Visually yours and Comparable are both looking at change, but the perspectives are fundamentally different. Yet they are linked…
Ianus Keller asked me to put together a workshop on the creation of scenarios and/or storyboards as part of a series of extra curricular workshops organized to close the gaps students are feeling in their chosen paths, studying at the Delft University of Technology.
I did not have to think long to come up with a general premise for this class, which is why I started the first real explorations with an extra ordinary host: Pieter-Jan Stappers, professor of design techniques at the faculty of Industrial Design in Delft.
Now with some 11 years of design experience of my own we were able to fly-over and dive deep into the subject of storyboarding or telling user stories. We ended up covering most of the Whiteboard walls in STUDIO TALK, which by the end of our exploration was exactly the skill we wanted the students to (re)-discover. Being able to explore a general idea and find focus by making the start-up process visible and clearly articulate what it is you want to design for whom, is something that even designers still have trouble with. It is however the start of any good design story…so this is why we ended up settling on creating a workshop for groups to find their SHARED STORY and move from being a group of individuals to a DESIGN TEAM with a shared goal and story to realize!
[Writing this now, I realize that we strayed from the given scenario path, driven by a shared frustration of students nowadays attacking any problem with a laptop… The faculty used to be filled with hands on practical MacGYVERS, which seems to have ‘evolved’ into some sort of an IT-Lounge filled with networked designers. To bring back some HANDY WORK into the way master students start up their design challenges together, logic and practicality takes over to help these design “experts-to-be” pick up a pen and get to the wall… to explore, funnel, discuss, test and improve their ability to think out loud and CREATE at the wall …TOGETHER.]
When going into any kind of process with people you do not really know, it is time well spent focusing on creating a shared idea and finding the path that fits the team. A DESIGN story will help focus a group to make conscious decisions during the design process itself and give direction to the path to be taken by the different experts in the group. Along the way all the intricate detailed work done by the members of the team needs to connect to the overarching AIM of their DESIGN story. The ability to be flexible in your focus (FLEXIBLE FOCUS) will give a team the opportunities to test and fail early. Improving every time.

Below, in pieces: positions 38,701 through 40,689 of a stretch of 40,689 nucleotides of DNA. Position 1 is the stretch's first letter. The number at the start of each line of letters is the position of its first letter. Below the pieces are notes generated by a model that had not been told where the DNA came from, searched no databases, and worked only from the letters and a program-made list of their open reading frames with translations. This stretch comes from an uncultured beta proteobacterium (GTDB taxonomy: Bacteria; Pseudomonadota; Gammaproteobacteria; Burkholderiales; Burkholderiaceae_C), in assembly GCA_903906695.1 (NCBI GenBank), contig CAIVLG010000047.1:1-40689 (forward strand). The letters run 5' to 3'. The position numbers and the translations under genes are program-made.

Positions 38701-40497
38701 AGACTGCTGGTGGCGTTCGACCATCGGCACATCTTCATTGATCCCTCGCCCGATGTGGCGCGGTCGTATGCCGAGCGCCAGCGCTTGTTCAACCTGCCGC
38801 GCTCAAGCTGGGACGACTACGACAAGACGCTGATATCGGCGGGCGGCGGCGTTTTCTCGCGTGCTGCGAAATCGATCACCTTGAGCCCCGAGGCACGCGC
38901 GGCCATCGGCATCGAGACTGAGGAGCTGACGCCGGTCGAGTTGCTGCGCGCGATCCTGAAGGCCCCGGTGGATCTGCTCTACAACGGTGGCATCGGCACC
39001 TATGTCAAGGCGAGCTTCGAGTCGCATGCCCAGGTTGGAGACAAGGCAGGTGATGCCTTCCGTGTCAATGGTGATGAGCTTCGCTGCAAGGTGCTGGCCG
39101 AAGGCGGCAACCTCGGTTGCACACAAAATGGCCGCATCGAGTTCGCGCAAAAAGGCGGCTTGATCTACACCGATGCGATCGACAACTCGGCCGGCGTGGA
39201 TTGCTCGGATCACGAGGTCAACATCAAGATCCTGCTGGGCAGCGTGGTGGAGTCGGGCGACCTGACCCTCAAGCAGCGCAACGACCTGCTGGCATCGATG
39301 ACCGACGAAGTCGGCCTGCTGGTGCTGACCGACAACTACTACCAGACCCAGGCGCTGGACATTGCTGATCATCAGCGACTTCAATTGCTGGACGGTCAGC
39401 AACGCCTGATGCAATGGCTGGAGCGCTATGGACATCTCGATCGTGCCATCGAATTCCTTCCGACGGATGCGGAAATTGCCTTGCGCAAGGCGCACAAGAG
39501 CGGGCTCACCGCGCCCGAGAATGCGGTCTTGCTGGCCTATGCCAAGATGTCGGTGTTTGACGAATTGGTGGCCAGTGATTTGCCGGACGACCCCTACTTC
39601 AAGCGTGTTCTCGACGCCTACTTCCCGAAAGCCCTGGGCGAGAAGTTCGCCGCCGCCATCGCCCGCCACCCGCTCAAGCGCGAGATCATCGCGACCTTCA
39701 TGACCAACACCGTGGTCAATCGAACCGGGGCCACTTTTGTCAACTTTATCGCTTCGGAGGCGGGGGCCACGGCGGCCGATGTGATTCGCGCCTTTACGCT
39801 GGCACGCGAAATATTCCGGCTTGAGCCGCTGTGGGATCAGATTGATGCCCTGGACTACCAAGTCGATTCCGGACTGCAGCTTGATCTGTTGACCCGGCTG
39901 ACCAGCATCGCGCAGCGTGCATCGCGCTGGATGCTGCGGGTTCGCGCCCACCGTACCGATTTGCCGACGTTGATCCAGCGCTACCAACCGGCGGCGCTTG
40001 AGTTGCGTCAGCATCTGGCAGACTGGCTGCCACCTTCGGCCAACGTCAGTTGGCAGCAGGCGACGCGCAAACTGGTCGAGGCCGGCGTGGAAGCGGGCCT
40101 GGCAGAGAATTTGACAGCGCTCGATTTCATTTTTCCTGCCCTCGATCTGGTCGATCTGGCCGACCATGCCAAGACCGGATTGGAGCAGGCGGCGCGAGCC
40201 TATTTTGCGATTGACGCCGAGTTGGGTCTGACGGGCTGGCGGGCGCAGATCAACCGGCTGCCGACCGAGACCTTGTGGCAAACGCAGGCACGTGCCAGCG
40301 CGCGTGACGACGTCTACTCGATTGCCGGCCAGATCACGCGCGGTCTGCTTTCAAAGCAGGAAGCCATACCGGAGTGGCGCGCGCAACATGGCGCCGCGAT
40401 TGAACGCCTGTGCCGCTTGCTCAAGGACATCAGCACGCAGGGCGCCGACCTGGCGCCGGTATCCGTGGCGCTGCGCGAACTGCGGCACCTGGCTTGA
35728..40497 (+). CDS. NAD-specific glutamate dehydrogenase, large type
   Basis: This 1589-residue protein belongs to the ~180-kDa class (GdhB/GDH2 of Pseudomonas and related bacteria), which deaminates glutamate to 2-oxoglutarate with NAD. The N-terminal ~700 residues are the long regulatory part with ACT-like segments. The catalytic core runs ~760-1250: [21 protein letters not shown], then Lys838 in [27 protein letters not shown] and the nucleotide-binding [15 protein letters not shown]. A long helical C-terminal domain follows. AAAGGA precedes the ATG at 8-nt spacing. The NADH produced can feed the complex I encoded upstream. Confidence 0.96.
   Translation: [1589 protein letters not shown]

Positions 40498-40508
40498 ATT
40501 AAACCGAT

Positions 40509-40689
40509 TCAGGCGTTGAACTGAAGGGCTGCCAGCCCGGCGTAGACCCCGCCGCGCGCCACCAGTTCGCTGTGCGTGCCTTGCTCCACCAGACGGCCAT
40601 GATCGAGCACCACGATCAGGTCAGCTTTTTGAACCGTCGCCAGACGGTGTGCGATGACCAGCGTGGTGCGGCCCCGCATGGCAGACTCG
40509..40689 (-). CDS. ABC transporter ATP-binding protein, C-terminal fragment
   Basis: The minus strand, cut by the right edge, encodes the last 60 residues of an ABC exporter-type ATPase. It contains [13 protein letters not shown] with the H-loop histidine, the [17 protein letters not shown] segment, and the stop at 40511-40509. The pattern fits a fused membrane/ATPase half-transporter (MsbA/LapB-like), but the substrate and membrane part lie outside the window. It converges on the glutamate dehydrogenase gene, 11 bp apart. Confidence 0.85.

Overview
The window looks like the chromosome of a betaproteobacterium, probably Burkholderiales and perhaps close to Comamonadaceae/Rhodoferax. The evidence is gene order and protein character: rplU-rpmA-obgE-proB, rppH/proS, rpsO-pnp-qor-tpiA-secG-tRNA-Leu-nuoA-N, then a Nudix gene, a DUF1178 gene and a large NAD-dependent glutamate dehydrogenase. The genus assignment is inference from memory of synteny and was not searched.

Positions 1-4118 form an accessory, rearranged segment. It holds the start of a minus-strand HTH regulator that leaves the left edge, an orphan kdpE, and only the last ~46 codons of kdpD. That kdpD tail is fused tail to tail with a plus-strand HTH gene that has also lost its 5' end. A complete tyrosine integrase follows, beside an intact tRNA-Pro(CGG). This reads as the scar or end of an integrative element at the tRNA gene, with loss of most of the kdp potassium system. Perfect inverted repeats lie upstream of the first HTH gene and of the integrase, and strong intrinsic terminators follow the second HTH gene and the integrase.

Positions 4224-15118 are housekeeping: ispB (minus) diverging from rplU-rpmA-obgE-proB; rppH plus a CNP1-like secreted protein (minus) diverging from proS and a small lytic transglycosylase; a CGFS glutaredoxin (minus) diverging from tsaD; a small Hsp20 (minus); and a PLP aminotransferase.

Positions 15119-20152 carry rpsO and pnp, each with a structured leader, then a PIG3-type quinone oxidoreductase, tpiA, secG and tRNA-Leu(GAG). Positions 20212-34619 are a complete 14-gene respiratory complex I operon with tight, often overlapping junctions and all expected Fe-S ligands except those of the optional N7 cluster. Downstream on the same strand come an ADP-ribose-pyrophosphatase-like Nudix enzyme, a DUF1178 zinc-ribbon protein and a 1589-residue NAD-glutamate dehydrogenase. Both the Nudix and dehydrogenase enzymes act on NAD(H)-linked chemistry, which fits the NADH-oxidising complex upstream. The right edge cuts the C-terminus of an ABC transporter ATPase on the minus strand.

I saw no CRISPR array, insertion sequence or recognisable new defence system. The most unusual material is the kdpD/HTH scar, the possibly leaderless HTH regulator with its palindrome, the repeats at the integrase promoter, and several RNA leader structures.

But now for the workshop:
The simplest way of getting a group to function like a team is to make them go through some sort of high pressure make-session… forcing them to pick up a pen and draw out their challenge… like MACGYVER used to do drawing a plan in the sand or Doc Brown in back to the future with his “crude”models of how he was going to send marty back to the future. The objective of this workshop was hidden in its practice. By experiencing the value of drawing out thinking and allowing the group to build upon what is made visible, you are creating a shared story!
In the morning the group found common ground sourced from their own likes and dislikes. If you are totally free to chose your own design…what pain do you solve…together? We explored the unique contexts of 8 groups and what their proposed successes will look like for their stakeholders. This created a shared focus that would guide the group in a high pressure design process in the afternoon. By mapping out current and future desired states you frame your own design space…a luxury not to be underestimated for designers… Something that hopefully these groups will have experienced and will use in future projects…
This workshop was made possible in fact by the FLEXIBLE FOCUS of the day. The overarching AIM of the day was to experience the creation of a shared design narrative using visual techniques, which were shared mostly in the final half hour when all the stories started to result in abstract designs. The small tips and troicks can only be shared when you run into real little barriers. This waqs a great way to share some of my experiences in translating thinking into visuals.
The day ended with a 15 minute run through of all the stories AND a little feedback. Courtisy of Pieter-Jan! Check it out:
For more pictures of the process : https://goo.gl/photos/wtxPAD8jkaDjP1NH9